The plane was piloted by Capt. Charles Chandler and Lt. Henry Arnold, who were greeted with cheers and escorted to the mess-tent for breakfast. When asked if they utilized a compass to navigate their way to Frederick, Capt. Chandler stated we simply followed the Sugar Loaf Mountains. They guided us right in a straight line to Frederick.
Capt. Chandler reported that the second plane was delayed due some propeller troubles, but claimed that Lt. Kirkland is one of our best and most daring aviators and he will go through if it is possible to do so. Later word arrived that the second plane had abandoned the trip and landed in Kensington, Md.
That afternoon, Capt. Chandler and Lt. Arnold flew back to College Park in their record making journey of over 40 continuous miles and traveling at speeds of approximately one mile per minute. Frederick’s first flight was truly a landmark journey and an event to remember in Frederick County history.

Libraries are wonderful treasure troves of information and historical tidbits. If you have not been to library lately ch...
07/31/2016

Libraries are wonderful treasure troves of information and historical tidbits. If you have not been to library lately check out what your local libraries and archives have to offer. You just might be surprise by what you discover.

Pictured is the C. Burr Artz Library in 1937

July 30, 1955 parade's through Brunswick celebrated the newly completed bridge connecting Brunwick to Loudoun County Cou...
07/27/2016

July 30, 1955 parade's through Brunswick celebrated the newly completed bridge connecting Brunwick to Loudoun County County Virginia. The bridge replaced a narrow connection built in 1930. Pictured is the Brunswick Lions Club float. JoAnn Calhoun, pictured in the center, helped to promote the successful cooperation between Maryland and Virginia.

07/22/2016

Can You Help to Solve a 263 Year Old Mystery?

We’ve all heard about sending a message in a bottle out to sea, but what about a message crossing the ocean in a bamboo tube…?

This hollow reed or bamboo container was owned by Theodorus Fidrich Haux, the grandfather of Jacob Engelbrecht. According to the note which is attached to the outside, Theodorus brought this container with him aboard the Patience on his voyage from Germany.

The Patience was a 200-ton ship with 8 guns, and a crew of 16 men. On average, each passenger would have had a 6 foot by 6 foot living space- that’s not much room! When the ship docked in Philadelphia on September 17, 1753, Theodorus disembarked along with 108 other passengers, including his wife Anna Marie Federhaff and his in-laws, to start their lives in the new world.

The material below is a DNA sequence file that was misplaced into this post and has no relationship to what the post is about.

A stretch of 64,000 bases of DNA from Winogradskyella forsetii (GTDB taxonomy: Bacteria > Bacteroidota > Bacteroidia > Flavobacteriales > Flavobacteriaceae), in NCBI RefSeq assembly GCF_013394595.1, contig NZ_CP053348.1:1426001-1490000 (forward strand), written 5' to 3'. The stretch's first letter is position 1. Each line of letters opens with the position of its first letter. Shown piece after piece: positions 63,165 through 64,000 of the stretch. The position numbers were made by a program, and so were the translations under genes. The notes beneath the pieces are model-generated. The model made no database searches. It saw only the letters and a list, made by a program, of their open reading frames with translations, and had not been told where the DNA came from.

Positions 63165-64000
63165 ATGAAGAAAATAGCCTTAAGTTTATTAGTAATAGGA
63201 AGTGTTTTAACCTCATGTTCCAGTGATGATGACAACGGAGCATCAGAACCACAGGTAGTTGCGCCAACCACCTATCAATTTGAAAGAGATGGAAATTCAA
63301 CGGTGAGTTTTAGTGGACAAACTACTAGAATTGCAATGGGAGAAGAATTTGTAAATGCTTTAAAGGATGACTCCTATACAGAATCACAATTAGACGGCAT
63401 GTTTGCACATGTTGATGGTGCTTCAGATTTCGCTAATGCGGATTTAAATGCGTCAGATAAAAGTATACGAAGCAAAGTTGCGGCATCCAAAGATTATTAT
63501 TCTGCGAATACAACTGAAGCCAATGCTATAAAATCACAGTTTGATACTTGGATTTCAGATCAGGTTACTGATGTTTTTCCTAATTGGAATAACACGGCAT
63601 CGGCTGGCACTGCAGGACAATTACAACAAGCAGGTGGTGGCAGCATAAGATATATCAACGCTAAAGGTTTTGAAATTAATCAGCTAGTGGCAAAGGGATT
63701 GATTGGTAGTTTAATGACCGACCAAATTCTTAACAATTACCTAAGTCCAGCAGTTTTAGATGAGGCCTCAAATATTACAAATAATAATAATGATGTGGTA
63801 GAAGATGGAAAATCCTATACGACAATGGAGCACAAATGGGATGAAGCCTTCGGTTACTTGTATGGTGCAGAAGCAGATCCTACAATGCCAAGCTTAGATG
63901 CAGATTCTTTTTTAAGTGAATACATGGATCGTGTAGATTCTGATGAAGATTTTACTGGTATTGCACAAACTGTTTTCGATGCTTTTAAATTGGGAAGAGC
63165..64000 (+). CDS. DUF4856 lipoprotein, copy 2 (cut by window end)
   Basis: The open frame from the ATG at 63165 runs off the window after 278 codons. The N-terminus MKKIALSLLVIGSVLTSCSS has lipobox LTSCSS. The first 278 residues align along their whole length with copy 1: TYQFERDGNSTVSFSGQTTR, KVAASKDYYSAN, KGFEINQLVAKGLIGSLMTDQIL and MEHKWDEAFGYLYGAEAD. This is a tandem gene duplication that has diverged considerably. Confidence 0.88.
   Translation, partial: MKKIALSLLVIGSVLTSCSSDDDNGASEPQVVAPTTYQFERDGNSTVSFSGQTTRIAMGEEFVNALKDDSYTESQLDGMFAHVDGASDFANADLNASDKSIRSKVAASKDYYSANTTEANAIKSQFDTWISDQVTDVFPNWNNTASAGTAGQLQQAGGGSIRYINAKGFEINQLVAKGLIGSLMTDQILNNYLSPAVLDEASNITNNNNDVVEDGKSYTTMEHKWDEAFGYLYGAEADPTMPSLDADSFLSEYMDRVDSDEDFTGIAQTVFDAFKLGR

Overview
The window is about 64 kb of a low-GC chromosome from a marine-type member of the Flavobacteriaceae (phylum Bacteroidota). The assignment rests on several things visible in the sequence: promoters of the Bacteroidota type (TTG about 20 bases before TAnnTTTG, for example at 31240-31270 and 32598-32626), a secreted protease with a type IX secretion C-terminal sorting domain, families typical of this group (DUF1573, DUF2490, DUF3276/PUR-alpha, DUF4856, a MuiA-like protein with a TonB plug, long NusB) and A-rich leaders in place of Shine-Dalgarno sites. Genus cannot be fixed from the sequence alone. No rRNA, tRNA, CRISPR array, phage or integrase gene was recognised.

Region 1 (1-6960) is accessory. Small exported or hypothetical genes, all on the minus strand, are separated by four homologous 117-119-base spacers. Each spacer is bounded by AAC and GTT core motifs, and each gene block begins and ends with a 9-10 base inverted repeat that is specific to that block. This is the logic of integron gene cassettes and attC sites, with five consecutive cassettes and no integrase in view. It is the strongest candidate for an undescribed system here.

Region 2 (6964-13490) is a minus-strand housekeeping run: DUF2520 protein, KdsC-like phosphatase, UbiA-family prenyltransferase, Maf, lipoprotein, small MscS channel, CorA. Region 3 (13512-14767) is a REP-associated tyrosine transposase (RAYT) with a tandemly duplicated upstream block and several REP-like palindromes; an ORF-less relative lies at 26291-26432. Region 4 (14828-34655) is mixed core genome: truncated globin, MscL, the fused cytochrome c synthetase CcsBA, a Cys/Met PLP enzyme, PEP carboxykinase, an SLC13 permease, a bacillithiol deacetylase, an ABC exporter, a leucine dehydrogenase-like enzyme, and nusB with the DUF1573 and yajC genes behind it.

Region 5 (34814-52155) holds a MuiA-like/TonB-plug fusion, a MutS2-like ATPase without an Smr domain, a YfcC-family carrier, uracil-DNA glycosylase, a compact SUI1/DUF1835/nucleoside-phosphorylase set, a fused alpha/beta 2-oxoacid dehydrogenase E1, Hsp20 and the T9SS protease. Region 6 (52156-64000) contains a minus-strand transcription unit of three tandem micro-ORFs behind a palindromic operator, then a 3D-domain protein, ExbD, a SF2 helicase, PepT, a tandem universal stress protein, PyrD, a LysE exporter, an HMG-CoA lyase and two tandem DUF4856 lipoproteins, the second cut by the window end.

The note, written by Jacob Engelbrecht, states that, “This piece of reed was a part of…..” The next word is missing where part of the paper is torn away. What this interesting container “was a part of” or what it originally held remains a mystery…

Perhaps you hold the miss clue. What was this reed part of? If you have any thoughtful clues or documentation to this mystery please let us know.

Enjoy this sweet Then & NowLocated at 31 North Market Street in about 1910 this building was home to Dutrow's Sweet Shop...
07/16/2016

Enjoy this sweet Then & Now
Located at 31 North Market Street in about 1910 this building was home to Dutrow's Sweet Shop where Fredericktonians could find all kinds of treats. Now it is home to another kind of shop, Earthly Elements.
(Then photo from the collection of the Historical Society of Frederick County and Now photo from personal collection.)

07/03/2016

Meet Dr. George Snowball:
George Joseph Snowball was born September 29, 1878 in Kingston, Jamaica then part of the British West Indies. He spent the first few decades of his life there and starting a career as a teacher while saving money to attend medical school in America. Once he had earned enough he moved to the United States and began his medical education at Howard University, a historically black college in Washington D.C.
After his first year, he transferred to Meharry Medical School in Nashville, Tennessee because it offered even better chances for an aspiring black dental student, and in 1913 he graduated with his degree for Doctor of Dental Surgery. Before beginning practice, however, Snowball needed to take a state exam, and he chose to move back to Maryland to do so. Before even finishing the four-day examination, a member of the Board of Dental Examiners of the State of Maryland, Dr. D. G. Everhart of Frederick, told Dr. Snowball that he wanted to get Snowball started in Frederick.

After Dr. Snowball finished and passed, he agreed and opened shop at 5 W All Saints Streets with the help of Dr. Ulysses Grant Bourne Sr., another prominent member of Frederick’s black community as both a professional and aspiring politician. The two men became lifetime friends and both served the community honorably.